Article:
Distance from mission headquarters in Trinidad has likely reduced missionary accountability for baptizing converts and exacerbated convert attrition issues.  Less emphasis was placed on the quality and quantity of teaching for investigators who were baptized in the late 2000s.  Sacrament meeting attendance is poor in places such as New Amsterdam where many branches rely on the missionaries to function properly and has been a major contributor to the consolidation of congregations in recent years.  The mass exodus of full-time missionaries in 2009 and the inability of local members to sufficiently compensate for their loss is reflected in ongoing administrative challenges which included the dissolution of the New Amsterdam Guyana District in 2011 notwithstanding the district formerly including six branches.

Senior missionary couples have assisted in convert retention through organizing seminary and institute programs and young-single adult activities.  Seminary and institute commenced in Linden within months of the assignment of the first full-time missionaries and was a smart move which may curtail inactivity through solidifying convert testimonies and provide socialization opportunities with fellow members.  Increasing attendance in seminary and institute in the late 2000s is a positive development indicating that active membership has likely increased in this period despite convert retention issues.  In 2009, mission policies regarding convert baptismal standards were revised in an effort to improve retention resulting in a major slowdown to membership growth rates in 2010.  Time will tell whether these reformed policies will be reflected in improved member activity and retention rates. 

Ethnic Issues and Integration

LDS missionaries report that there have been no major ethnic integration issues at church notwithstanding the ethnic diversity of the Guyanese population.  Common usage of Guyanese Creole English has facilitated ethnic integration despite differing cultural practices and attitudes among differing ethnicities.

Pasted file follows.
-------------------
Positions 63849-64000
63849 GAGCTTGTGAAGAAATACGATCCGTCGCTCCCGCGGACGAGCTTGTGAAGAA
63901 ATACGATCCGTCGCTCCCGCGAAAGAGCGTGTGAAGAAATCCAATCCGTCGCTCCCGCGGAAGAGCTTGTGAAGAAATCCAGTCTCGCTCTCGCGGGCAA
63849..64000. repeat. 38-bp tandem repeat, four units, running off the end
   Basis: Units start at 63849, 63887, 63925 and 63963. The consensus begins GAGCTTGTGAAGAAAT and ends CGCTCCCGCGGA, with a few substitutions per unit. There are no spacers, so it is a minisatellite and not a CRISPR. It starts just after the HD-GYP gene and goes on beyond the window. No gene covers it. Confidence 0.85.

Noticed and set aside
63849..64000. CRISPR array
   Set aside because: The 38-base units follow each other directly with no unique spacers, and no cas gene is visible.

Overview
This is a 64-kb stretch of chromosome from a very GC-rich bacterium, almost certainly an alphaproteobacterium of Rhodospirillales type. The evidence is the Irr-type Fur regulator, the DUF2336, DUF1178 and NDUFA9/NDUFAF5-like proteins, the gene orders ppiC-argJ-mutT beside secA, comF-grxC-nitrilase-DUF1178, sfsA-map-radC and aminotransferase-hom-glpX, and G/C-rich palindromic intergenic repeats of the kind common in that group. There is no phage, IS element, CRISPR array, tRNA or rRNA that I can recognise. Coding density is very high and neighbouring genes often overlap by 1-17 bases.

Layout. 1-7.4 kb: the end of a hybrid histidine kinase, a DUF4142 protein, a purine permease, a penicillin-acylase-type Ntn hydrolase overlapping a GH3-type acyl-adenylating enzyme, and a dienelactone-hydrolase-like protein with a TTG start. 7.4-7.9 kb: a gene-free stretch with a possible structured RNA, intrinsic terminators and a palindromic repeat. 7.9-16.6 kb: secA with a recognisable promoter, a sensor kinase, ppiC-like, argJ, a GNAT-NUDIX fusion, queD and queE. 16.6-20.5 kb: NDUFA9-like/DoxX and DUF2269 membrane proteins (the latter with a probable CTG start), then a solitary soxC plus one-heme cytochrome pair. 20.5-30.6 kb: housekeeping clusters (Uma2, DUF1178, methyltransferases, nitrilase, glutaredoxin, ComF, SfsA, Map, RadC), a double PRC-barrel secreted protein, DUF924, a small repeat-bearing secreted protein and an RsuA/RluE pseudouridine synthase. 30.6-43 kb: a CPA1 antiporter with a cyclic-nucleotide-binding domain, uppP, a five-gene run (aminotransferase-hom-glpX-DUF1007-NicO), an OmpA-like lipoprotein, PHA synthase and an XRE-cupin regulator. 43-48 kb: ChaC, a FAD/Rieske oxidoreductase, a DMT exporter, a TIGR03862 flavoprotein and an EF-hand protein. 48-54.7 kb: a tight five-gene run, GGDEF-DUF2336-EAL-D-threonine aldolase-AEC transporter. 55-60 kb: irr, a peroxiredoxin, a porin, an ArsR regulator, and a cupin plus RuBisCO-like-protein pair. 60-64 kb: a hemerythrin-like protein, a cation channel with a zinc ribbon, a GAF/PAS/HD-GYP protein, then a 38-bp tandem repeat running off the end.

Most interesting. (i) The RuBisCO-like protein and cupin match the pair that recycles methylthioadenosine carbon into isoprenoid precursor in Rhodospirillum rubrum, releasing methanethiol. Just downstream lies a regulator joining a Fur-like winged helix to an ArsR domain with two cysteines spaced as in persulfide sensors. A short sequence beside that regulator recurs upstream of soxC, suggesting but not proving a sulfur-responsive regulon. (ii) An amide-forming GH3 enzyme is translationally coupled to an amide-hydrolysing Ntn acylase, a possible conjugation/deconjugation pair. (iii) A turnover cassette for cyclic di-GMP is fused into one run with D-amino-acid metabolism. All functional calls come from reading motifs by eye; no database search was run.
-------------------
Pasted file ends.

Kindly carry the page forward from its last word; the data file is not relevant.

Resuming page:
Language Issues

There are no LDS materials in Guyanese Creole English, but many are able to utilize standard-English LDS scriptures and materials for personal study and gospel instruction.  Literacy rates are high notwithstanding low living standards.  Translations of LDS materials such as basic proselytism tracts into Guyanese Creole English may be warranted for culturally-effective outreach.

Missionary Service

Few local members serve full-time missions but the number of local members serving missions appears to have increased in recent years as a result of increasing the emphasis of missionary preparation for youth.  In 2010, the LDS Church in Guyana appeared to supply between one-third to one-half of the full-time missionary force in the country.  The disruption of foreign full-time missionary service severely affected the overall health of the Church in Guyana and demonstrates the reliance of many leaders and members on missionary support.  Efforts to have local youth serve mini-missions with a full-time missionary companion appeared to have yielded few long-term effects and no noticeable sustainability largely due to the approach carried out hastily in the wake of the removal of two-thirds of the missionary force in late 2009.  More carefully-organized, consistent programs for local members to assist in missionary efforts could yield greater long-term results.

Leadership

The LDS Church in Guyana has faced consistent frustrations in developing and increasing the number of self-sufficient priesthood holders to lead congregations and maintain the organization of districts as indicated by two of the three districts being consolidated or closed by 2011.  In 2011, nearly all the branches appeared to be led by local members notwithstanding these challenges.  Mission leadership worked diligently to establish the first LDS stake in Guyana in Georgetown since 2008, but as of 2011 these efforts had not come to fruition due to leadership sustainability and member activity issues.  An application was sent to Church headquarters for a stake to be organized in 2008 but was not approved.  One of the obstacles that prevented a stake organization was a lack of full-member families in Georgetown.  A senior couple was sent to Georgetown and given the specific task to prepare the district for becoming a stake in the spring of 2009.